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Overview

User Interface Design for Mere Mortals takes the mystery out of designing effective interfaces for both desktop and web applications. It is recommended reading for anyone who wants to provide users of their software with interfaces that are intuitive and easy-to-use. The key to any successful application lies in providing an interface users not only enjoy interacting with but which also saves time, eliminates frustration, and gets the job done with a minimum of effort. Readers will discover the secrets of good interface design by learning how users behave and the expectations that users have of different types of interfaces.

Anyone who reads User Interface Design for Mere Mortals will benefit from

• Gaining an appreciation of the differences in the “look and feel” of interfaces for a variety of systems and platforms

• Learning how to go about designing and creating the most appropriate interface for the application or website being developed

• Becoming familiar with all the different components that make up an interface and the important role that each of those components plays in communicating with users

• Understanding the business benefits that flow from good interface design such as significantly reduced support costs

• Gaining invaluable insights into how users behave, including the seven stages of human interaction with computers

• Working through case study based, in-depth analysis of each of the stages involved in designing a user interface

• Acquiring practical knowledge about the similarities and differences between designing websites and traditional desktop applications

• Learning how to define, conduct, and analyze usability testing

Through the use of the proven For Mere Mortals format, User Interface Design for Mere Mortals succeeds in parting the veil of mystery surrounding effective user interface design. Whatever your background, the For Mere Mortals format makes the information easily accessible and usable.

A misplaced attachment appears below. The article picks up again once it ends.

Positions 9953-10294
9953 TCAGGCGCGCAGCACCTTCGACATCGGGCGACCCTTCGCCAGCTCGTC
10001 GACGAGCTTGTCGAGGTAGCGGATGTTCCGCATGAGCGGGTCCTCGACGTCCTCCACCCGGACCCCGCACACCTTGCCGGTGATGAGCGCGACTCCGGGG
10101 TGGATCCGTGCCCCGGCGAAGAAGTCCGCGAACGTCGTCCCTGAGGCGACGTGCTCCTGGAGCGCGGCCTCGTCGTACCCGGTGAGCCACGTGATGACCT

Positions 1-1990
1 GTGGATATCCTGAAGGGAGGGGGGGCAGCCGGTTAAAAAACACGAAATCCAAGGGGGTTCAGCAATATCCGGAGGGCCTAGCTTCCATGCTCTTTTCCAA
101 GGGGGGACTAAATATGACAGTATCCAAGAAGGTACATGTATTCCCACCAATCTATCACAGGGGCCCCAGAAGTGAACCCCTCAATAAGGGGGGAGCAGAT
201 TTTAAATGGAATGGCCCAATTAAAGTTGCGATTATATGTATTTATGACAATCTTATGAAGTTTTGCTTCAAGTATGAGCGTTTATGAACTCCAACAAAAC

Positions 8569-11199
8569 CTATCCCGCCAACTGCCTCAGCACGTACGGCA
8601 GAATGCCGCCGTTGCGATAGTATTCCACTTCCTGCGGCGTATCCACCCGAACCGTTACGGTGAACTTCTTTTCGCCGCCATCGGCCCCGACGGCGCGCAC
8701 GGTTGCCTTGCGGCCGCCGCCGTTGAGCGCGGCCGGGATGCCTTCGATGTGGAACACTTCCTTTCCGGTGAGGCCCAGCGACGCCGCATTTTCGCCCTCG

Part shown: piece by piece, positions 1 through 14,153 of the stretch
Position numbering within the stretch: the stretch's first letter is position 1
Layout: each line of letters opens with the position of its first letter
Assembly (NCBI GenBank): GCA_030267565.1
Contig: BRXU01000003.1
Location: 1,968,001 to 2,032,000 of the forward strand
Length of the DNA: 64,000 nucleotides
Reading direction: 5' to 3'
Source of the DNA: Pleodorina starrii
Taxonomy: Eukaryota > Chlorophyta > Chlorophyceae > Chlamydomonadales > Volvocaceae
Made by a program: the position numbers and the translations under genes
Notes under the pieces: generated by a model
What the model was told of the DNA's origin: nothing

Contents

Preface

Introduction    
CHAPTER 1    Brief Histories  
CHAPTER 2    Concepts and Issues    
CHAPTER 3    Making the Business Case      
CHAPTER 4    Good Design 
CHAPTER 5    How User Behave       
CHAPTER 6    Analyzing Your Users  
CHAPTER 7    Designing a User Interface       
CHAPTER 8    Designing a Web Site   
CHAPTER 9    Usability          
APPENDIX A Answers to Review Questions  
APPENDIX B Recommended Reading           
Glossary         
References      
Index  

Subscriber Reviews

Average Rating: 1 out of 5 rating Based on 1 Rating

"It decides who won the war between JS and PHP" - by Jonathan Hayward on 20-JAN-2013
Reviewer Rating: 1 star rating2 star rating3 star rating4 star rating5 star rating
I checked out http://my.safaribooksonline.com/9780321447739/ch00 because it was the first interface design title I found that was not specialized (for a particular device).

The title is really quite astonishing. It tries hard to keep up with current trends, and so devotes substantial space to Vista. I could be wrong about this, but I do not remember passing mention of the blowback from ardent Microsoft fanboys when they had Vista pushed on them.

More spectacularly, the book discusses a war between JavaScript and PHP which PHP won because it was more powerful. I did not find the faintest passing hint that the author understood the distinction between client-side and server-side scripting so PHP is compared to Python or Perl and JavaScript is either compared with VBScript or not compared to anything. I know that today JavaScript can be used server-side, and I have done so in my development, but when JavaScript is introduced without explicit clarification that it is being used outside a browser, it is lingua franca for client-side web programming.

Talking about a war between PHP and JavaScript is like trying to decide whether hardware or software is better.

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Table of Contents

 Index